Fidelity Shrugs Off Crypto Winter, Opens Bitcoin Trading Service for Retail Investors

Fidelity Investments has rolled out a service that enables retail customers to trade Bitcoin. According to reports, several customers received an email on Monday saying, “The Wait Is Over,” adding that users were required to open a Fidelity brokerage account to be able to fund the new Fidelity Crypto accounts.

Would-be users were asked to read and accept several disclosures, including a risk statement which stated that “investing in, buying, and selling digital assets presents a variety of risks that are not presented by investing in, buying, and selling products in other, more traditional asset classes.”

The move comes after the firm announced earlier in the month that it was launching a commission-free trading product for retail investors and went on to open early access to users. According to the firm, users can enjoy commission-free trading on Bitcoin and Ethereum under the so-called “Fidelity Crypto” service.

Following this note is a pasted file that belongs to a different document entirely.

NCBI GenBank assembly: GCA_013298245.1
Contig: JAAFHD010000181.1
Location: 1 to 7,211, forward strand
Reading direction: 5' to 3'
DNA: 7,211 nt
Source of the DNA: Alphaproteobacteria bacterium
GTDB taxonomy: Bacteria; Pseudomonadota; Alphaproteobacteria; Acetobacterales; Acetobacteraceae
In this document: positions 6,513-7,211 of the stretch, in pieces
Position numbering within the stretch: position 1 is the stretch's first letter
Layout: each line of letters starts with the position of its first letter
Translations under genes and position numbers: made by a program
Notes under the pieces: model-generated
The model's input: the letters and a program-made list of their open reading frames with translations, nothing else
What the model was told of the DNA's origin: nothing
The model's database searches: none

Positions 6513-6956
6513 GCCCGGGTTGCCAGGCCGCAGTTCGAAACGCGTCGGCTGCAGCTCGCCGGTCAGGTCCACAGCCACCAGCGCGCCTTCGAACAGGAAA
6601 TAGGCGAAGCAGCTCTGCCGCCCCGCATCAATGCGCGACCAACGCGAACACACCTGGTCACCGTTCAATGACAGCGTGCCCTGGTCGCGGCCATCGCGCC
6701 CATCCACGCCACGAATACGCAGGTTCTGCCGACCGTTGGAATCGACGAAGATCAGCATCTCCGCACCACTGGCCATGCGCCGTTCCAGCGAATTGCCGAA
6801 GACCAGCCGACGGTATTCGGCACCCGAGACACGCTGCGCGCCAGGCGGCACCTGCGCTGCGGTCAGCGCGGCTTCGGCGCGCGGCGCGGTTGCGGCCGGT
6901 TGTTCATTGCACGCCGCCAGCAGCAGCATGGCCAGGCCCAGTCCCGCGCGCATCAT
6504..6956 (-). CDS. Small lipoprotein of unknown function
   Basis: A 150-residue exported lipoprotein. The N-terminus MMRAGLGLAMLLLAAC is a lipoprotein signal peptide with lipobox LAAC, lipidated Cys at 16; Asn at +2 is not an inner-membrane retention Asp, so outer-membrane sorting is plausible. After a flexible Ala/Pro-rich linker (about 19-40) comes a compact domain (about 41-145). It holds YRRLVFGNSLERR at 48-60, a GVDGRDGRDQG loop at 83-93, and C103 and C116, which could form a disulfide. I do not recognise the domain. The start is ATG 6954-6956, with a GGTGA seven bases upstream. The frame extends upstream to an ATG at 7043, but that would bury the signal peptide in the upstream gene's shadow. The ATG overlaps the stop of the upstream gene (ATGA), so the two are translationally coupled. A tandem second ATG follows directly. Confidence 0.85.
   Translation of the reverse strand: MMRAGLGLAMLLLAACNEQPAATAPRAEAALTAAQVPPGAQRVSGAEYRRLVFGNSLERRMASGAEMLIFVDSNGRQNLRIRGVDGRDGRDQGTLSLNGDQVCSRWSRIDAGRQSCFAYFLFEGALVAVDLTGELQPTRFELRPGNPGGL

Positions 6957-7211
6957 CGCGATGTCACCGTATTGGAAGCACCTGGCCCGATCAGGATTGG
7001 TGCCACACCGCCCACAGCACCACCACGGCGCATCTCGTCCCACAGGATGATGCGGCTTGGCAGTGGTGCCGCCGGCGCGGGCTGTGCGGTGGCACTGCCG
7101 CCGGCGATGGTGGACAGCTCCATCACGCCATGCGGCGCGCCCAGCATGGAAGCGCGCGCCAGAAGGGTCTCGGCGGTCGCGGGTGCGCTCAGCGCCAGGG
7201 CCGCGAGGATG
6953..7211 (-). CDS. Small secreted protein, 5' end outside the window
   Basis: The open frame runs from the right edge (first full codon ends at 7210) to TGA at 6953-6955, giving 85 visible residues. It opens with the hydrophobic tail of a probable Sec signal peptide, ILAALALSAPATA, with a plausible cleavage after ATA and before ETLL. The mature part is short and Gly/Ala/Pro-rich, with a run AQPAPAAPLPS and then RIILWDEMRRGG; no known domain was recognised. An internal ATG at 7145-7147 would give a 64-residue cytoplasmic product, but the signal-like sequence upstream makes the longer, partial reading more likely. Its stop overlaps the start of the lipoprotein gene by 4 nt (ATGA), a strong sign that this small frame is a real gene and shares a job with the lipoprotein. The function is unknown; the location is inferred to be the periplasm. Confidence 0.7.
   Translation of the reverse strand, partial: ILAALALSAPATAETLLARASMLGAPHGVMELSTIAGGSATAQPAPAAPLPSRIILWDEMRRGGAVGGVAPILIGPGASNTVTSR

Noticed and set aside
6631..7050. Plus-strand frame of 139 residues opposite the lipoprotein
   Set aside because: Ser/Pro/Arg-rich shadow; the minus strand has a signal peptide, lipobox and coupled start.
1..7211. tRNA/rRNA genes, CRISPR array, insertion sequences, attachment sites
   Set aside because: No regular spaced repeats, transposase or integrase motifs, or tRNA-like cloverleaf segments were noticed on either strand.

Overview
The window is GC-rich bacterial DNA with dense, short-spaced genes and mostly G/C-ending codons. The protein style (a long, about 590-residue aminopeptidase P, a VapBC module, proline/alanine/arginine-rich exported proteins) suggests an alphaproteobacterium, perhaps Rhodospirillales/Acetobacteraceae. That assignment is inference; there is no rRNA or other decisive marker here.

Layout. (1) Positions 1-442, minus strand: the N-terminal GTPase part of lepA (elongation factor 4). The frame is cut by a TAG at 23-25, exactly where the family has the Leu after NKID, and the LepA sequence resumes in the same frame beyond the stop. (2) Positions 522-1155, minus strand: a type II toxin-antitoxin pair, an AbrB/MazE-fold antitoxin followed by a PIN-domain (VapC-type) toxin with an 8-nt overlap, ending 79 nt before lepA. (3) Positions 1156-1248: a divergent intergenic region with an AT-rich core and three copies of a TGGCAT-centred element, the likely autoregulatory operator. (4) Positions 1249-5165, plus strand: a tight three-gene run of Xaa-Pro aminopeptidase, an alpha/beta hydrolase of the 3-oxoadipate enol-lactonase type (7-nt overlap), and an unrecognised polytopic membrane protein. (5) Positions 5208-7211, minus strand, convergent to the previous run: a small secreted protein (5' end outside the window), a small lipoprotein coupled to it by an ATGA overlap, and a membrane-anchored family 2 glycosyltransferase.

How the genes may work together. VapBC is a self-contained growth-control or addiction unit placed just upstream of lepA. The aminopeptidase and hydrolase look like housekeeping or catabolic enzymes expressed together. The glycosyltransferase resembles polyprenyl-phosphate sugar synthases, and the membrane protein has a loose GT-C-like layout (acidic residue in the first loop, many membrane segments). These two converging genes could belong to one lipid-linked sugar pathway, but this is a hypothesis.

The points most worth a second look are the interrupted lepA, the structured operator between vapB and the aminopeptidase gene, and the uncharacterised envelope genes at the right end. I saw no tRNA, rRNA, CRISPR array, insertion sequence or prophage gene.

They will also be able to access digital asset custodial services from its subsidiary, Fidelity Digital Assets. Due to the volatility in crypto prices, the firm also noted that it would factor in a 1% spread into every trade execution. Moreover, users must maintain at least $1 in their trading accounts.

Fidelity is one of the largest brokerage firms in the world and currently manages roughly $9,9 trillion in assets. Despite the FTX fiasco and the general crypto market meltdown throwing major crypto firms off-balance this year, the firm has continued expanding into the digital assets space with ease. Fidelity’s dabble with cryptocurrencies started in 2014 when it began mining Bitcoin. In December 2021, the brokerage launched a spot Bitcoin ETF in Canada.

That said, with the new trading product, the firm now joins the likes of Binance US and Robinhood in offering commission-free crypto trading and equally expands its regulatory scrutiny. Last week, the Boston, Massachusetts-based firm came under heavy criticism from three U.S. senators over its decision to allow 401 (k) retirement plan participants to invest in Bitcoin.

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